Buildings use more than 40% of the nation's energy, therefore ever building needs to be as energy efficient as possible. The city recognizes the need for the best environmental practices, which is why it follows LEED guidelines on all of the new construction and major renovations. When the city began planning a new Fire Station #3 on Williamson Road, one of the goals was to build the facility using Leadership in Energy and Environmental Design (LEED) standards. Completed in early 2009, it achieved LEED Gold Certification for such features as recycled construction materials, high-performance heating and cooling, a food composter, and a rainwater harvesting system that provides gray water for flushing toilets and washing vehicles. The city continues to follow LEED protocol and has certified the following buildings.
In 2005 the City of Roanoke made a strategic change in thinking about buildings and energy. After serious consideration of how to improve the building portfolio's energy performance, the city committed to creating an "internal energy team". The city would invest in staff with a high level of profession proficiency in HVAC, electrical and plumbing skills. Therefore, making the team fully responsible for the maintenance and operations of all the buildings operational needs and ultimately performance. The first order of business was to assess all of the city's buildings to identify maintenance needs and capital improvements. Next, a complete Operations and Maintenance program was established and a Capital Improvement schedule was developed, these programs were prioritized on need and available funding.
The city aggressively converted all the florescent lighting to high efficiency lights and scheduled additional lighting to be retrofitted in a systematic way. The staff continued to implement the energy saving strategy over the years. At the end of 2012 the electric use in city building had been reduced by a 13%. When calculating the savings of avoided energy costs between 2005 verses 2012, even with the cost of electricity cost escalating, the city saved $577,000 with the energy program. The city has completed numerous HVAC projects and continues to save money and improve energy efficiency.
The Noel C. Taylor Municipal Building has had all of its fluorescent lighting fixtures upgraded from old-style T-12 fluorescent lighting tubes to more efficient T-8s, which use less energy while emitting brighter light. In addition, motion-sensitive switches have been installed in a number of offices, conference rooms, rest rooms and stairwells so that lighting is turned off when these spaces are not in use. Another initiative involves installation of high-efficiency LED lights in traffic signals at approximately 60 major intersections around the city. These units consume 90 % less energy than conventional traffic signals. LED lighting components are also used in many city vehicles, especially Police and Fire.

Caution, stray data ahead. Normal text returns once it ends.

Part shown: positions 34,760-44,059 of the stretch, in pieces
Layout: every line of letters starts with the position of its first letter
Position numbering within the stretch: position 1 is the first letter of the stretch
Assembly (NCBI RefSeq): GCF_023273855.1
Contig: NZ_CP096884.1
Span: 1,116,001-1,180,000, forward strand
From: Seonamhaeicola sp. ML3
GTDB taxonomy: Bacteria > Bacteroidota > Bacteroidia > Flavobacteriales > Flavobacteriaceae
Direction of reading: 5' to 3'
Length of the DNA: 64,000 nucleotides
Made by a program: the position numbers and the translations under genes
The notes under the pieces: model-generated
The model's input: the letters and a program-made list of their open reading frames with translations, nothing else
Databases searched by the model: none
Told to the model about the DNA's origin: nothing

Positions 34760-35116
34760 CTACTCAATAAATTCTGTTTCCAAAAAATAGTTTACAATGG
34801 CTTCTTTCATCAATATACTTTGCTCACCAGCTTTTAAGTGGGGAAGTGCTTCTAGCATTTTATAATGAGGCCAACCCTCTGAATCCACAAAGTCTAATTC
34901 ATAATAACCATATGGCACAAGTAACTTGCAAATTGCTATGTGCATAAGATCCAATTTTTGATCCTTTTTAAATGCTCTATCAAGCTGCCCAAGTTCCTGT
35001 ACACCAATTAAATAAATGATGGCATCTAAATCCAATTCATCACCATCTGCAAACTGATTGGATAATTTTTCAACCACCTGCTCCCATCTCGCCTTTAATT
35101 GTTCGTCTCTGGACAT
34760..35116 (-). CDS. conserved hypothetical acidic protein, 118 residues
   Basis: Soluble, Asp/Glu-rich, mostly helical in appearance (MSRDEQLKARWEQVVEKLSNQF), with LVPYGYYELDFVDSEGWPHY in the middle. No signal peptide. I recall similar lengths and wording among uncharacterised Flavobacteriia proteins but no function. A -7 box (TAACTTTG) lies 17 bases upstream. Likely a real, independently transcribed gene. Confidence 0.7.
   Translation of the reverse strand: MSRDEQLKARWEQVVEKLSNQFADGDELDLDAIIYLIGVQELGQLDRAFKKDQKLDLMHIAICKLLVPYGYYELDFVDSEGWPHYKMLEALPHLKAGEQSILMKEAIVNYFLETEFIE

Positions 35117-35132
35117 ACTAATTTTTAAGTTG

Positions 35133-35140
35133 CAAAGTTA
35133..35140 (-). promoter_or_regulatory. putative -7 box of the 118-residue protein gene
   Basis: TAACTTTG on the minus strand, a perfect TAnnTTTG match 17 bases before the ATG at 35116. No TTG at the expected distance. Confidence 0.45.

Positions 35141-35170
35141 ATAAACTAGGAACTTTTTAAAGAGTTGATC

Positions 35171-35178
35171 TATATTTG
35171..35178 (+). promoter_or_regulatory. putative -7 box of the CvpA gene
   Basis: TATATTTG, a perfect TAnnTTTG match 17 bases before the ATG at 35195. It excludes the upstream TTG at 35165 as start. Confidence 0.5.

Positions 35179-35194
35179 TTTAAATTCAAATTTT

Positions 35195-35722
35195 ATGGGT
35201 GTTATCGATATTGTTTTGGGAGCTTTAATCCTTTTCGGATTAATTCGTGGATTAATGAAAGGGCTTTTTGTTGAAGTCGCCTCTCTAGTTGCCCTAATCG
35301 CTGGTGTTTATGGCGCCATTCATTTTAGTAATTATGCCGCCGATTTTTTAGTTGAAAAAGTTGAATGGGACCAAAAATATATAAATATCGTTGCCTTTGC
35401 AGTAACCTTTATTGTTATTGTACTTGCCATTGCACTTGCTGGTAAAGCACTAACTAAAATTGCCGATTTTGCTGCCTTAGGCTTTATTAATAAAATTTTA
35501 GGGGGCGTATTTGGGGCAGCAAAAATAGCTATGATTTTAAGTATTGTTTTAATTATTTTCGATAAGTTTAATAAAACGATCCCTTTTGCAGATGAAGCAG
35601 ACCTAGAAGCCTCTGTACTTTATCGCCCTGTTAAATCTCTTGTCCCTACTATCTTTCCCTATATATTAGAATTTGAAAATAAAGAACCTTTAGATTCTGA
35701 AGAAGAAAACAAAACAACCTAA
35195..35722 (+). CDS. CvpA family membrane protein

Sustainable TransportationIn 2006, Fleet began to seek opportunities to improve the energy efficiency and the environmental cost of its operations. The first step was to use of a 5% biodiesel (B5) fuel mix for over 350 pieces of heavy equipment, biodiesel reduces toxic emissions and runs much cleaner than gasoline. In addition, all gasoline-powered vehicles are operating on E-10 ethanol, which is also cleaner. Over the years these successful changes have lead to the use of propane in the compatible equipment, and in some select vehicles. Not only is propane much better for the environment but it is also much less expensive than gasoline. There is a plan in place for a Compressed Natural Gas station to be built on the premises in the near future.
The city has eight hybrid vehicles in its fleet, three all-electric vehicles, with several more on order, for appropriate uses. For community use the city has two 240 volts, "Level 2" electric chargers at the Virginia Museum of Transportation at 303 Norfolk Avenue and at the River House on 806 Wasena Avenue SW. Last spring the city added a "Level 3" quick charger, located in the heart of downtown, adjacent to the Well Fargo Plaza between Norfolk and Salem Avenues.
Ranked as a Top Digital City, the City's Department of Technology fully embraces the critical objective of fully integrating sustainable practices into all of the operations of city employees and services that we provide.
- Energy Star Equipment – or equivalent energy performance when Energy Star is not available.
- Consolidated Servers – reduced the number of servers thru the use virtualization software.
- Automated Irrigation System – the municipal building’s green roof has a sophisticated weather station that monitors evapotranspiration in plants to generate watering with harvested rainwater.
- IT Energy Retrofit - Plans are being developed for a major retrofit of the IT department which will include improved heating and cooling, lighting, equipment assessment and improved operational efficiency, improved back-up generators.